From: <galen§>
Date: Thu, 24 Jan 2002 12:59:13 +0800
The auction is not _totally_ open - there's still policies to be mindful of
and these in turn have their own restrictions, eg. as bank 
is a restricted business term.

Further, you had to be eligible before the arbitrary 31 August 2001 date.

So... let's not go crazy here ;o)


> oh so you want to make a sex shop, now that's original :)
> -----Original Message-----
> From: Katie Halson [mailto:katie&#167;]
> Sent: Thursday, January 24, 2002 3:24 PM
> To: dns&#167;
> Subject: Re: [DNS] INTERNET.COM.AU
> As I understood it generics were rejected as they represented industries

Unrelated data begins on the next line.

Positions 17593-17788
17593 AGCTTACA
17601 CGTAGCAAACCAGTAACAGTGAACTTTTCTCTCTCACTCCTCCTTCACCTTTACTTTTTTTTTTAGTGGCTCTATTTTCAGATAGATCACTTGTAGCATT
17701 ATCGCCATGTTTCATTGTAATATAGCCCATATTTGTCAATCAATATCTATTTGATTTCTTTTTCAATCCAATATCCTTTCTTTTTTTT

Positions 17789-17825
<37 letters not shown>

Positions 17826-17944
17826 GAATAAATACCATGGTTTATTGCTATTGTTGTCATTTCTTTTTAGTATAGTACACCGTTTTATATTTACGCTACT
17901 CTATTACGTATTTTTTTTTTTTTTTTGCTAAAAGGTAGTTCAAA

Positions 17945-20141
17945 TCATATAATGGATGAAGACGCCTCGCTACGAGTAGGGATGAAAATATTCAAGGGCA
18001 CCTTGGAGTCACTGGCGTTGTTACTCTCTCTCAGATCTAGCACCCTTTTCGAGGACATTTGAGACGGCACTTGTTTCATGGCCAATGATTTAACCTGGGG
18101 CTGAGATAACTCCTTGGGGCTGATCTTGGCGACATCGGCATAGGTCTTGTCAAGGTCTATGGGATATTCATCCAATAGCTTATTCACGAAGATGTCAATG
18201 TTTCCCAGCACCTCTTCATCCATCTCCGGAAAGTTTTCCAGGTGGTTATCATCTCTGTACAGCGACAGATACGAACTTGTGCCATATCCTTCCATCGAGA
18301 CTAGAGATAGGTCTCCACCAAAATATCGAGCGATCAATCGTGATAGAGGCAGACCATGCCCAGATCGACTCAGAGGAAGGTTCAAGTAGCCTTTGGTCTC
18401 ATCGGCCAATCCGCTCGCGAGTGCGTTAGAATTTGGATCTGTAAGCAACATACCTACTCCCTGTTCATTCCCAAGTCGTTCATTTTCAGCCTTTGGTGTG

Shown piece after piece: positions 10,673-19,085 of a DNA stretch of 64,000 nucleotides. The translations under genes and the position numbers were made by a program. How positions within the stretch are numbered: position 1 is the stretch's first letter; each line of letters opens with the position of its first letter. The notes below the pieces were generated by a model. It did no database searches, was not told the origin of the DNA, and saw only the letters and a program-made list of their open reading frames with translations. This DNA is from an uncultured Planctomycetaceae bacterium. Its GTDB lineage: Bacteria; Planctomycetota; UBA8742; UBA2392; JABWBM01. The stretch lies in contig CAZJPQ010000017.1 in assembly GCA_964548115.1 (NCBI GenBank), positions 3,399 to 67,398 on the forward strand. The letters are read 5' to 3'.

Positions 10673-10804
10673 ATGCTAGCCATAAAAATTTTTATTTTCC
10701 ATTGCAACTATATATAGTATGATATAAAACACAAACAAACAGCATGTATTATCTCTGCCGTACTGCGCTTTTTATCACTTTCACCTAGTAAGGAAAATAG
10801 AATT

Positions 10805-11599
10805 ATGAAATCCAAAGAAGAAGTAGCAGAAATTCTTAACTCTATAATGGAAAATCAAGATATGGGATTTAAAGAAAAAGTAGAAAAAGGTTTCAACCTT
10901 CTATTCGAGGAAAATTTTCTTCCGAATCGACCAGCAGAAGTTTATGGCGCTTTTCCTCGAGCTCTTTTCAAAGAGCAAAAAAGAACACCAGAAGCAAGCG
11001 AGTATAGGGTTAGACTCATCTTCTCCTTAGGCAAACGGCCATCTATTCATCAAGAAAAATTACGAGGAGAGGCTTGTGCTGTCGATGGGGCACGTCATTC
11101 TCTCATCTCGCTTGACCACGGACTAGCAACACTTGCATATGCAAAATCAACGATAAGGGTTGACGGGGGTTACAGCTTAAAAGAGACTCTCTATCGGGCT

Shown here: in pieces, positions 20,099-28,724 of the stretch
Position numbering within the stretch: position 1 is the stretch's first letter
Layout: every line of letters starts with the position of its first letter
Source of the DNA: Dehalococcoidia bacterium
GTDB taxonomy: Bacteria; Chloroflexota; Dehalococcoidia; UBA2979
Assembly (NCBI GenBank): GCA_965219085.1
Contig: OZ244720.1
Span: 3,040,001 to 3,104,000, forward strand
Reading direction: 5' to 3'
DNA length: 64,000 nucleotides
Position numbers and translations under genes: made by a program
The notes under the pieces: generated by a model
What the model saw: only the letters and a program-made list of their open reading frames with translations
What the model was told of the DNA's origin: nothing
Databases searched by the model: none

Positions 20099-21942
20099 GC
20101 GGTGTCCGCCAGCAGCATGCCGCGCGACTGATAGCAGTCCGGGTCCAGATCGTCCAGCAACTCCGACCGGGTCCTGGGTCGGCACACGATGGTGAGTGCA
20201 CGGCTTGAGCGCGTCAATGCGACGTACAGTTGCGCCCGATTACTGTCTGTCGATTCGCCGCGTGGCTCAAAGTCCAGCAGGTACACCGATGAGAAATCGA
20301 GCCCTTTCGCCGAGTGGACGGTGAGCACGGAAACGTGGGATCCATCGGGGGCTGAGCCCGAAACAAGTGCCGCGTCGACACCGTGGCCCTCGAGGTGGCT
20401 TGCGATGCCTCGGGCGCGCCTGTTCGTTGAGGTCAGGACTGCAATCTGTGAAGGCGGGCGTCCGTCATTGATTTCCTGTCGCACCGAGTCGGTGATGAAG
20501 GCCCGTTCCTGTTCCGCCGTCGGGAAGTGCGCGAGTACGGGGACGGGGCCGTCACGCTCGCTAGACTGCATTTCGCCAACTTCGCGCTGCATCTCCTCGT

> bodies as a whole in a similar way to geographical names and not because 
> any commercial focus. Auctions may be fair in a commercial sense however 
> they conflict with the existing policy.
> As a hypothetical.
> I run a large adult retail chain whose primary sales was through the
> internet and whose registered name is Australian Sex Shop on the 
> My business has been runnibg for 10 years and I am very rich. I am 
> to apply for which I do and successfully bid for. I 
> the price is worth it as the generic domain will drive traffic to my 
> Does this represent for 'what it is'?
> I can also apply and bid for
> on 24/1/02 3:04 PM, Kim Davies at kim&#167; wrote:
> >
> > I don't see how anyone can judge whether a company is going to "use the
> > domain for what it is", whatever that means. As it stands you need to
> > be eligible for the domain (i.e. by connection) as you have for other
> > domains. This has been the test for years, so why should the
> > generics be different?
> >
> > kim
Received on Fri Oct 03 2003 - 00:00:00 UTC

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